Lou Prucha WWII Service
Pilot's Flight Log
12th Army Group Situation Map
Group, Unit and Historical Extracts for Mission 217
"416th Bombardment Group (L) - Group History 1945"
Transcribed from USAF Archives
The last mission of the month, no. 127, was flown on the 28th. The target to be attacked was the still very important ordnance depot at Unna. A 10/10ths cloud cover hung over Germany. A last minute equipment failure in the PPF plane of the first box prevented it from bombing. It was too late for the box leader to make a Gee run. As a result, he led his box on to attack the marshalling yards a Seigen on his own Gee equipment. The PPF equipment worked fine in the second PPF plane so that the second box was able to attack the primary target. Twenty-eight and one-half tons of incendiary bombs were dropped on each of the targets. The box leaders were Major Dunn, Lts Brewer and Maltby as B and N, and Lt Rooney, Lts Kirk and Koch as B and N.
Despite the inclement February weather, our Group had flown 22 missions. This was only a few missions less than we had flown during some of our best operational months. On these missions, 707 individual sorties were flown and 1032 1/2 tons of bombs were dropped on enemy installations. A month-end summary published by the Public Relations Office ties our operations with the general plan of battle for the whole of the 9th Bombardment Division.
"Attack Bombers, We Need You! A History of the 416th Bomb Group"
Pages 215 - 216
Mission #217 - 28 February - Unna Communication Center. Major Dunn with Lts. Brewer and Maltby, BNs - Lt. Rooney with Lts. Kirk and Koch BNs led boxes. Lts. Stanley and Blount, BN, Lts. Anderson and Babbage, BN, Captain Tutt and Lt. Beck, BN with Lts. Lackovich and Muir, BN, led flights - Cloud cover required PFF pathfinders to lead the formation. The PFF unit ran into some difficulty and did not signal a drop, but the BN box leader, using his own GEE equipment went on to bomb a marshalling yard at Seigen with good results. The second box got to drop with their PFF leader, dropping incendiary bombs on the primary target. This facility included two dozen large buildings and barracks which were demolished. This was another milk-run - No fighters or flak.
"Operational History 668th Bomb Squadron (416th Bomb Group (L)) WWII"
Wayne Williams, et.al.
The mission today was briefed early, but didn’t take off till early in the afternoon. A hefty haze clings to the ground during the morning, and doesn’t usually clear till noon. On the loading list for Gp Mission # 217, were twelve crews, including the three B/N Teams of Stanley & Blount Jacobsen & Harvest, and Andersen & Babbage.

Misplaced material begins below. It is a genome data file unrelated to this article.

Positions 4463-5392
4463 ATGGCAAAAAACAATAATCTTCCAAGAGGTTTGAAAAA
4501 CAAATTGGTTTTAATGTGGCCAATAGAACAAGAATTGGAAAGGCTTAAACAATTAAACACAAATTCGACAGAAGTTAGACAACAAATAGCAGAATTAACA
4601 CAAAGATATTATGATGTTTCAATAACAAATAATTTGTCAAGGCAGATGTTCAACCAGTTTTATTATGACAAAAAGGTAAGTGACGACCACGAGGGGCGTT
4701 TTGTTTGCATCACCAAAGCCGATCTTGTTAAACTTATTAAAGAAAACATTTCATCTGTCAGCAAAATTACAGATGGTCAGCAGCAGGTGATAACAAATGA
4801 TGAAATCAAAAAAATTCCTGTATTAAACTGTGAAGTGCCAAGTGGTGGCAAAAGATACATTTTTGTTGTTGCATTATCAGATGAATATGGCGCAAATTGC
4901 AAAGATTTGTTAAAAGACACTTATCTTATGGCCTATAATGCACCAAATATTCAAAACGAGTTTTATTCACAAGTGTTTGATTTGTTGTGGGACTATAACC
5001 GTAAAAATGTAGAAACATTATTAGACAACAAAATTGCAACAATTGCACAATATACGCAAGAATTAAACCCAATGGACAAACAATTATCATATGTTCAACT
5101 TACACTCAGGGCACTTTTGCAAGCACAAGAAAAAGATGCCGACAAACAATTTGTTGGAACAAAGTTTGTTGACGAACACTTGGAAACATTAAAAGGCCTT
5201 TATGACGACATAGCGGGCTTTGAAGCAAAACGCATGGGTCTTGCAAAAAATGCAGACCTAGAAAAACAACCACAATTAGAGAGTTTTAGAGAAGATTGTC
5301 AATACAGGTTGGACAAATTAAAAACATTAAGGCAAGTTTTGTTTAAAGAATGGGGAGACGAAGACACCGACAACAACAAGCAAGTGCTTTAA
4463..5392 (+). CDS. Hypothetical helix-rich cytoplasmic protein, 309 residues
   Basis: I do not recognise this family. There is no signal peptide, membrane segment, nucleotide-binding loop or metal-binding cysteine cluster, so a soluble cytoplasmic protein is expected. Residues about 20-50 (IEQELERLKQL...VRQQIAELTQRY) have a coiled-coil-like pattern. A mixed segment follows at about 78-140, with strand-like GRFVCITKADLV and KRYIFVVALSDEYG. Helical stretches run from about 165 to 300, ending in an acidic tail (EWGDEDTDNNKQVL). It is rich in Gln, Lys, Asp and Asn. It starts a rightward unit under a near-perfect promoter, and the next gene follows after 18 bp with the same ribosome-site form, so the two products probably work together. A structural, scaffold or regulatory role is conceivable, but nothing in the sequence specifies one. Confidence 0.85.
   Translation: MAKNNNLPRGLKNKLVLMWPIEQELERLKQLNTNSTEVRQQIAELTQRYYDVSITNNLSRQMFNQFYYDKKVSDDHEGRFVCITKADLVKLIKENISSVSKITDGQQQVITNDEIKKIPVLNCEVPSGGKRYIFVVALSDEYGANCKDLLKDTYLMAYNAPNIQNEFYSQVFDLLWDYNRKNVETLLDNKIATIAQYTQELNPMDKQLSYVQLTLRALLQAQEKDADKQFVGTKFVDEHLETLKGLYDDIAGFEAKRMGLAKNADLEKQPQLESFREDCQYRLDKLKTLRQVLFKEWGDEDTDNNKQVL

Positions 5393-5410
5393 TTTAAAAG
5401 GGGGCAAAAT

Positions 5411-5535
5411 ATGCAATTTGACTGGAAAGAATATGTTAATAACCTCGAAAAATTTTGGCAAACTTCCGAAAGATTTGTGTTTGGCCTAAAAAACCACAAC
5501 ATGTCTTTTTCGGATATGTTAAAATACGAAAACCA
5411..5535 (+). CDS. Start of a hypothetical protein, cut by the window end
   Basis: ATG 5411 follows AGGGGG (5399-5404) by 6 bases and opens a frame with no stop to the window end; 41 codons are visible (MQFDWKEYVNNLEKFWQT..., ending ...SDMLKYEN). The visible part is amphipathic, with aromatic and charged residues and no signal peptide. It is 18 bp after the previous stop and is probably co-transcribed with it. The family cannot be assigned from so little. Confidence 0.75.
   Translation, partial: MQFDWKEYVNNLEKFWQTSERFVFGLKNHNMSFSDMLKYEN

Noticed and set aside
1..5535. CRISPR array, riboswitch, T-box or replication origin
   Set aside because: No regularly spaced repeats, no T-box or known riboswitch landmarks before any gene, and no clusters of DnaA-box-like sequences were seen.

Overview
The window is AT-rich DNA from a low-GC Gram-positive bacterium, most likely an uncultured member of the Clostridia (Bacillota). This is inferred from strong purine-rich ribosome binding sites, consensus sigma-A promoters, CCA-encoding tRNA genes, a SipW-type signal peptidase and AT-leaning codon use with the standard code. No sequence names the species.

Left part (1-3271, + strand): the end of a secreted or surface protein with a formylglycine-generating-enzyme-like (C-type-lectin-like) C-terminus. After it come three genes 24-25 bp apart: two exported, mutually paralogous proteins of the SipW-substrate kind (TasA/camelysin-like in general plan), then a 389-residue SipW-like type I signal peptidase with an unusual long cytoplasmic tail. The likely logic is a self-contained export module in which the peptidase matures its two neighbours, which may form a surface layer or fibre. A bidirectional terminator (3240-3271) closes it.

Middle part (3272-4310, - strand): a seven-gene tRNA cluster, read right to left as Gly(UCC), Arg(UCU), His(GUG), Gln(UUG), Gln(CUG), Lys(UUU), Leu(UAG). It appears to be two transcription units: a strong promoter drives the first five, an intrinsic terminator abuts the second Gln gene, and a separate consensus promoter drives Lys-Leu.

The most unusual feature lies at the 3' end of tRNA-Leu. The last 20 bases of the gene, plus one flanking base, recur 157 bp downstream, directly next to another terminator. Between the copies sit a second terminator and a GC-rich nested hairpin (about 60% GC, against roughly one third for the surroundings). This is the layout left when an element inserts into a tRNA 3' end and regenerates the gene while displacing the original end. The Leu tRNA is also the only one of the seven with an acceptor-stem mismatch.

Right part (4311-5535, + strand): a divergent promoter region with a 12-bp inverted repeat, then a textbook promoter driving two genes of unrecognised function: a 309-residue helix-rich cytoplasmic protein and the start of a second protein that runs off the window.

The ordnance depot at Unna, Germany was the target. The planes were loaded with 500 lb. GP’s, and they were dropped through the clouds at 12,500 feet, with the bombing being accomplished with "PFF" and "Gee".
The results of the bombing were again "undetermined", with a heavy cloud cover preventing the taking of any pictures. The formation returned safely to the base after four hours of flight. Flak was nil, thusly no damages, casualties, or losses.
This was # 1 for 2nd Lt. –eimet, although not at the stick, he rode with Lt. Parker and learned the feeling of a mission.
"History of 670th Bombardment Squadron (L)"
Transcription from USAF Archives
The Sindorf Communications Center was bombed on the 26th of February and Unna Ordnance Depot on the 28th to conclude the months operations.
"671st Bomb Squadron (L) Unit History"
Gordon Russell and Jim Kerns
Rounding out one of their most active months and one of their most important tactical assignments…supporting the drive to the Rhine River…the 416th Group struck at the Una Ordnance Depot and other targets in the vicinity on February 28th, 1945. Guns from this heavily defended target, which had knocked down eight ships of four groups on February 16th, were silent on this mission due to a solid cloud covering.
Box I bombed the Marshalling Yard at Seigen when the PFF failed at the Primary. The Group lead dropped on Gee. The Pathfinder aircraft of the second box bombed as scheduled and all planes of the Box dropped on it, hitting Una, with undetermined results.
This depot, 11 miles west of Dortmund, contains 20 large buildings and barracks. It is one of the three main ordnance depots supplying German troops on the Western Front with all types of equipment.
TACTICAL OPERATIONS (Ninth Air Force): In Germany, 340+ A-20s, B-26s and A-26s bomb rail bridges at Mayen, Niederscheld, and Colbe, the Unna ordnance depot, Kamp road junction, Siegen and Sankt Wendel marshalling yards, the town of Rheinburg, and targets of opportunity; fighters escort the bombers, fly sweeps, patrols and armed reconnaissance, attack special targets, and support the US 3d Armored Division at the Paffendorf bridgehead, US Ninth Army elements near Monchen-Gladbach and Neuss [the 2d Armored Division reaches a point within 6 miles (9.7 km) of the Rhine River], and the VIII, XII, and XX Corps between the Prum and Kyll Rivers and near Trier.